From the publisher of Pride and Prejudice and Zombies comes a new tale of romance, heartbreak, and tentacled mayhem.
Sense and Sensibility and Sea Monsters expands the original text of the beloved Jane Austen novel with all-new scenes of giant lobsters, rampaging octopi, two-headed sea serpents, and other biological monstrosities.
As our story opens, the Dashwood sisters are evicted from their childhood home and sent to live on a mysterious island full of savage creatures and dark secrets. While sensible Elinor falls in love with Edward Ferrars, her romantic sister Marianne is courted by both the handsome Willoughby and the hideous man-monster Colonel Brandon.
Can the Dashwood sisters triumph over meddlesome matriarchs and unscrupulous rogues to find true love? Or will they fall prey to the tentacles that are forever snapping at their heels? This masterful portrait of Regency England blends Jane Austen's biting social commentary with ultraviolent depictions of sea monsters biting. It's survival of the fittest -- and only the swiftest swimmers will find true love!
Jane Austen, coauthor of Sense and Sensibility and Sea Monsters, is coauthor of the New York Times best seller Pride and Prejudice and Zombies, which has been translated into 17 languages and optioned to become a major motion picture. She died in 1817.
Ben H. Winters, coauthor of Sense and Sensibility and Sea Monsters, is a writer based in Brooklyn.
This is the first of this kind of book I have read. After hearing so much about Pride and Prejudice and Zombies, I thought why not give some poor, unheralded not in vogue like vampires and zombies a chance to see if these sea monsters can also entertain. And entertain they did! I think you will either love this book and laugh as you are supposed to, OR perhaps like some of the VERY LOYAL Jane Austen fans, you may feel offended by it. I, however, thought it was delightful, funny, and very cleverly written.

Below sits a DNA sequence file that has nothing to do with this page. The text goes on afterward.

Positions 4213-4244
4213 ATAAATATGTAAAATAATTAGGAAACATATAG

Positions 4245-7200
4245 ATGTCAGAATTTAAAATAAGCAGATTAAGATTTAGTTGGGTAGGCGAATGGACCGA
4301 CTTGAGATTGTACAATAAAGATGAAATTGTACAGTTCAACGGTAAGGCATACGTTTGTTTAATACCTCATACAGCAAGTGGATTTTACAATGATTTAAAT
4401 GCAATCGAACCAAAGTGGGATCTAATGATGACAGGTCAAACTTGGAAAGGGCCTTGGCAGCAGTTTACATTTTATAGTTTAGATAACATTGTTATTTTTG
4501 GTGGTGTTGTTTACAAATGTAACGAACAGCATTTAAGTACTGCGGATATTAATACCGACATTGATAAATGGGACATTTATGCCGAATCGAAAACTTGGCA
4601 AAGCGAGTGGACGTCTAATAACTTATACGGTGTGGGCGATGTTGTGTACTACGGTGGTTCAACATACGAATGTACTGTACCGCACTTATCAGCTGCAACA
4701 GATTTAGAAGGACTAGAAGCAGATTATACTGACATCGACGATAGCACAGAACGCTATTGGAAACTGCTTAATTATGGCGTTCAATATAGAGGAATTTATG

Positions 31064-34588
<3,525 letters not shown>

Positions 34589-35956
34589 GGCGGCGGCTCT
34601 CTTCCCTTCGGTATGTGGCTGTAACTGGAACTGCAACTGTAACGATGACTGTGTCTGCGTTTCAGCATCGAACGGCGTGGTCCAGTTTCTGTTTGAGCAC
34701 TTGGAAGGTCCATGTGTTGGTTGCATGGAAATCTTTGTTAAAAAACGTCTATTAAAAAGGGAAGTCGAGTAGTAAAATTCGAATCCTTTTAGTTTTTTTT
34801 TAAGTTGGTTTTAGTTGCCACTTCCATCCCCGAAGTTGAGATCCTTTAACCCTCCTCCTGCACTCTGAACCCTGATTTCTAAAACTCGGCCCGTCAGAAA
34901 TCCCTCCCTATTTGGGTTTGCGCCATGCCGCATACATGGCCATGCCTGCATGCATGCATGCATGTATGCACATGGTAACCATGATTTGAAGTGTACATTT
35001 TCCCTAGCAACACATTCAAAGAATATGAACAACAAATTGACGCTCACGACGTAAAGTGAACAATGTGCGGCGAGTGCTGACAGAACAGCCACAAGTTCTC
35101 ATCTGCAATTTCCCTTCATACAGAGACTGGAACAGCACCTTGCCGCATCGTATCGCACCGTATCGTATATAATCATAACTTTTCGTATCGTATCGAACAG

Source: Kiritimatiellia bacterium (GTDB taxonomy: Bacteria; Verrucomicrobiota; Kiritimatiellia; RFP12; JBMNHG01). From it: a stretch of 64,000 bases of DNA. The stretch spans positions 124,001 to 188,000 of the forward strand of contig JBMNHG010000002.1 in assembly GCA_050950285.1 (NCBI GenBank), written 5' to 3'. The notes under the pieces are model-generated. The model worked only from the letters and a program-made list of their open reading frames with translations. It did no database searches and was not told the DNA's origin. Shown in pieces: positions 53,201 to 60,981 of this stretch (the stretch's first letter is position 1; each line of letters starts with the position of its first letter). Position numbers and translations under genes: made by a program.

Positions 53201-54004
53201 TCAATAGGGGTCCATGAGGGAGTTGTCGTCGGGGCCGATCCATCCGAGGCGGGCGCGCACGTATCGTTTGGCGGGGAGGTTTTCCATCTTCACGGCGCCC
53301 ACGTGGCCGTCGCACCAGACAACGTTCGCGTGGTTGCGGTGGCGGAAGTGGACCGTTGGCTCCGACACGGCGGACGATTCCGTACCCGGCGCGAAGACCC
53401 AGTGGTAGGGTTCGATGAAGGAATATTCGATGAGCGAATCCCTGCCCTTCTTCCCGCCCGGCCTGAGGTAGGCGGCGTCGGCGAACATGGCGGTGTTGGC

In this novel that I might call a parody, the Dashwood gals are sent off to live on an island. There they find the place is crawling with sea monsters as well as the token debonair young men who undoubtedly are there to woo these sisters. Both sisters do indeed fall in love as is to be expected, but not necessarily with those who you might think...I mean, who wouldn't want to spend time with tentacle-challenged Brando? However, the handsome young men on the island do come to the sisters' rescue at one point when being attacked by a creature from the sea.
The poor dear girls are poor in this novel and looking for wealthy husbands when all they keep running into are these monsters. Poor Marianne, it seems, has caught the fancy of tentacle faced Colonel Brando, and she isn't sure if it is Willoughby who will face off against the monsters to try and protect her or not. Ellinor, meanwhile finds herself falling for Edward Ferras. Will it be possible for these ladies to find true love with the terrible tentacled treasures of the deep all around them? Will the book become too violent and REALLY anger the faithful purists of Jane Austin? The only way to find out will be for you to win one of these in my giveaway and read to see. I enjoyed the fast and funny read and it was quite a nice change from some pretty heavy things I have been reading. Kudos for the quick wit and hard to write comedic talents of Ben Winters.
Jane is my Co-Pilot:
The Fine Art of Making
Sense and Sensibility Totally Ridiculous
By Ben H. Winters,
Co-author of Sense and Sensibility and Sea Monsters
Since writing Sense and Sensibility and Sea Monsters, I've gotten a ton of feedback about how nice it is that I've made Jane Austen appealing to certain readers -- meaning readers who previously suffered a persistent allergy to The Classics. I am complimented for taking the prim and decorous Jane Austen and making her, A) really violent, and B) really funny.
The first compliment I will gladly accept. Over the decades since Sense and Sensibility first appeared, it has been noted by scholars and casual readers alike that the book is sorely lacking in shipwrecks, shark attacks, and vividly described decapitations. I believe it was the poet and critic Thomas Chatterton who admired the novel's careful plotting and social critique, but lamented the total absence of vengeful ghost pirates.
But I can't take credit for making Jane Austen funny. As is well known by passionate fans of Austen -- I have yet to meet any other kind -- the old girl has always been funny. Take for example Mr. and Mrs. Palmer, a set of secondary characters in Sense and Sensibility. The periodic appearances of the Palmers comprise what any comedy writer will recognize as a running gag. Mrs. Palmer is chatty and trivial, while Mr. Palmer (a delightful Hugh Laurie in the Ang Lee version) is gruff and unaffectionate. What Mrs. Palmer labels "droll," the reader -- along with Elinor, our sensible heroine -- recognizes as plain distaste for his wife, her friends, and everybody else in the universe. Every time those Palmers show up, we know we're in for the next variation on the same great gag. PLEASE CLICK HERE TO READ THE REST OF BEN WINTERS' ARTICLE ON THE FSB MEDIA WEBSITE.
THANKS TO EVERYONE AT FSB
ASSOCIATES, I HAVE TWO COPIES OF THIS
IMAGINATIVE BOOK TO GIVE AWAY!
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6 PM, EST, NOVEMBER 29